Directed by Tom Twyker, written by Eric Singer, the thriller “The International” is a compelling, well-conceived film chock-a-block with mayhem and intrigue; a story of redemption and payback, where whatever means justify one particular end.
It’s the story of an effort led by Louis Salinger (Clive Owen), Interpol agent, with the help of Manhattan Assistant District Attorney, Eleanor Whitman (Naomi Watts), to end a nasty case of corporate corruption.
In an era dotted by banking chicanery, malfeasance, and worse, the film strikes a relevant note. It’s a note of caution, not relief, because, as the ending notes, and as the head bad guy Jonas Skarssen (Ulrich Thomsen) predicts, taking out one bad banker and another one sprouts up in his place.
Twyker keeps us on edge with both the peril (anyone associated with turning on the global banking empire suddenly dies; an amazing shootout in the rotunda of the Guggenheim Museum) and the threat of peril (the bank’s reach extends everywhere).
Beyond the hits, assassinations, and downright murders, the movie hinges on both honor (fueled by duty as well as regret) as well on the quiet appearance of a nervous breakdown in the person of Salinger, who doesn’t look scruffy, he looks like he’s about to fall to pieces (kaleidoscope eyes, trembling hands, some inconvenient hesitation).
Twyker nicely balances big and small pictures. Without complication or muddle, he lays out a scheme by which the bank entrenches itself deeper in the world’s financial market by serving as middle man between arms shippers (Turkey) and arms buyers (China), thus controlling a sizeable chunk of the world economy’s debt. An interesting concept, that: socioeconomic and political power as a function of accounts receivable.
He also nicely lays out Salinger’s backstory in stages. Two years before, about to close down the bank, his case suddenly and mysteriously shut down. He went not a little mental and ballistic. Owen is well cast as a straight shooter. The voice alone could define his character: flinty, a tad unstable, and relentless. Add his desperate eyes and his physical bulk, and you’ve got a guy that will get the job done, one way or another.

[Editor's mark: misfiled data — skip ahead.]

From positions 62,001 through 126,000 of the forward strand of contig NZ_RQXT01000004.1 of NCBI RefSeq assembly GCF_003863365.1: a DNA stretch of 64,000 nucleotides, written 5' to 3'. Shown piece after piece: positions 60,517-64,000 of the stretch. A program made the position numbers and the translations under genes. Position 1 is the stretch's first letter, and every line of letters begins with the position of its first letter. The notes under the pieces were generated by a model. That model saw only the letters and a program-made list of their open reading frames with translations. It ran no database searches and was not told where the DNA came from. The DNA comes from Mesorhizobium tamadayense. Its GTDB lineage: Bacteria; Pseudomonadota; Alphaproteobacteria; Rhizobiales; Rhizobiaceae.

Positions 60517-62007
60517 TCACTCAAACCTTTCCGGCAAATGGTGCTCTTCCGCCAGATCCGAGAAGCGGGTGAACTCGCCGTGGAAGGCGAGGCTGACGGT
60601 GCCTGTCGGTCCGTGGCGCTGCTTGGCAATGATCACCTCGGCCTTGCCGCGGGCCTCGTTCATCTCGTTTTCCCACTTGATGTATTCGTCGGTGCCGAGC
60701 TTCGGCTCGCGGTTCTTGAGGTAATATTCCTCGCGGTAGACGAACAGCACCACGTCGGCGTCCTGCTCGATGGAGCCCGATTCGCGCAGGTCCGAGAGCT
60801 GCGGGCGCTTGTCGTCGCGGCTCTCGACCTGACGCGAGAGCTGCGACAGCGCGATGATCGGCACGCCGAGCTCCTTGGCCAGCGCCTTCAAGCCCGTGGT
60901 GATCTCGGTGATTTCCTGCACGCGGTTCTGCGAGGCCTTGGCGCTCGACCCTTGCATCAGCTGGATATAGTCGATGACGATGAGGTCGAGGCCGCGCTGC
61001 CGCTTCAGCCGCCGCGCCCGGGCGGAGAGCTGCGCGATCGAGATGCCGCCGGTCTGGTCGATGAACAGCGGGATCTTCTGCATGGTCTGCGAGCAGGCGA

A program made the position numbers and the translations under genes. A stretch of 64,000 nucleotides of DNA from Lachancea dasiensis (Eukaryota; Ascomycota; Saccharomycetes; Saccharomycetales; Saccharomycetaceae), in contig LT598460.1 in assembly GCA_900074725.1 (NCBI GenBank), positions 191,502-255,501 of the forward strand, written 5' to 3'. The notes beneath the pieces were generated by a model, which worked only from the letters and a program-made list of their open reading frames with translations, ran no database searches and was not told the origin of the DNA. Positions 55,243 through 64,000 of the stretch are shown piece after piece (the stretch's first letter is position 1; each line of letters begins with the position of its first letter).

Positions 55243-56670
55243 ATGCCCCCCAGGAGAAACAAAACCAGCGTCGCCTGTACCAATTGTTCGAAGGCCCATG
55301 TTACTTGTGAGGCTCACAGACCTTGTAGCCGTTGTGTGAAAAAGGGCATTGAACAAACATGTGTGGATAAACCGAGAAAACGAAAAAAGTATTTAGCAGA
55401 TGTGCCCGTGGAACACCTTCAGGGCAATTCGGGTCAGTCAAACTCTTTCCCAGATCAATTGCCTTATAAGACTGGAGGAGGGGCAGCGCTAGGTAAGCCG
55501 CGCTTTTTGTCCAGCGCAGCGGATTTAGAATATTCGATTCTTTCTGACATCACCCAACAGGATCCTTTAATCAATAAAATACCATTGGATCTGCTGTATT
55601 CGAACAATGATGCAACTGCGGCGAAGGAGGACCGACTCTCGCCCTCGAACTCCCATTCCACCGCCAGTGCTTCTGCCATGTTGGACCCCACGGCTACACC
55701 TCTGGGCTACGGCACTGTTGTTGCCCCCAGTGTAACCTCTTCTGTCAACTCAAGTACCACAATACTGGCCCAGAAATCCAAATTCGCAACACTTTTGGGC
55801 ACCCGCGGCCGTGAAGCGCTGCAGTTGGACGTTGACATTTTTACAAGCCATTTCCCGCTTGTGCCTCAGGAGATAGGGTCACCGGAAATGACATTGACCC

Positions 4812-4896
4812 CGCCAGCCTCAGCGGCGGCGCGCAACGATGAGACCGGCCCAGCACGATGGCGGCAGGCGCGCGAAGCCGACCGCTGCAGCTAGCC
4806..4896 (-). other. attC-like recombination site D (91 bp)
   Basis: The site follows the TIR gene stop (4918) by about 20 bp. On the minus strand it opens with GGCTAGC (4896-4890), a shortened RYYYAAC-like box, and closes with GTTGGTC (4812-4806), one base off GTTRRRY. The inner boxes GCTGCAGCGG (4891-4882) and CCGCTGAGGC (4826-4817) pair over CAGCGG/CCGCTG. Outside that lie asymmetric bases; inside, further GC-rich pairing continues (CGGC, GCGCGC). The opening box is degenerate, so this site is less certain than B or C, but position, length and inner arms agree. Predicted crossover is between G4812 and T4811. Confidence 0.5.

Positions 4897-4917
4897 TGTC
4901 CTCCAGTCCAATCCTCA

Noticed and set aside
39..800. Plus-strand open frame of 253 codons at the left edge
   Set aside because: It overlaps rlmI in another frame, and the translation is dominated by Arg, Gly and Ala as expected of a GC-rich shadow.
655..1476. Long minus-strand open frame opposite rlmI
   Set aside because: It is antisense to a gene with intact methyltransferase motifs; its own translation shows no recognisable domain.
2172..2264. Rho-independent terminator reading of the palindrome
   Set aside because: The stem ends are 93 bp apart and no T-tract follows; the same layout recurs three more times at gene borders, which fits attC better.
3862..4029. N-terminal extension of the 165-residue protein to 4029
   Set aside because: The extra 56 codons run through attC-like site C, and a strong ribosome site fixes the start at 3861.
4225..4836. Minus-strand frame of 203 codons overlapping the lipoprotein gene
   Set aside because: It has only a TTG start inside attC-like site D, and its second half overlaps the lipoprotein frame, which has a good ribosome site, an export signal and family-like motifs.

The climactic action in the film is based on morality (the leading-up action is based on greed). Once Salinger gets his hands on Wilhelm Wexler (Armin Mueller-Stahl), one of Skarssen’s senior advisors, he decides to step outside the law and jets off to Turkey. On a roof top, he delivers in response to Skarssen’s question, the movie’s best line: “Who said anything about arresting you?”
The most interesting character was Mueller-Stahl’s Wilhelm Wexler. You get the sense that all along he was playing Von Stauffenberg to Skarssen’s Hitler. He didn’t approve of all the bank’s pervasive and escalating violence (hit men killing a hit man hired to kill Salinger; a hit man killing the assassin of political aspirant – damn they’re thorough) and was about to turn. Or get snuffed.
In a confessional scene in the basement of a bail bondsman’s office, he has a meeting of the souls with Salinger. He reveals his East German Stasi background, admits his regret (wife dead, daughter suicide), and decides to make amends and help his captor. From there the movie quickly heads towards the resolution on the rooftop in Turkey.
What an ending. It doesn’t so much suggest a sequel as ask us if all the effort extended in the movie was worthwhile. The final scene answers, in chilling fashion, through a series of newspaper headlines that report how others quickly took Skarssen’s place and the world continued along its corrupt and calamitous path, Peggy Lee’s iconic question “Is that all there is?”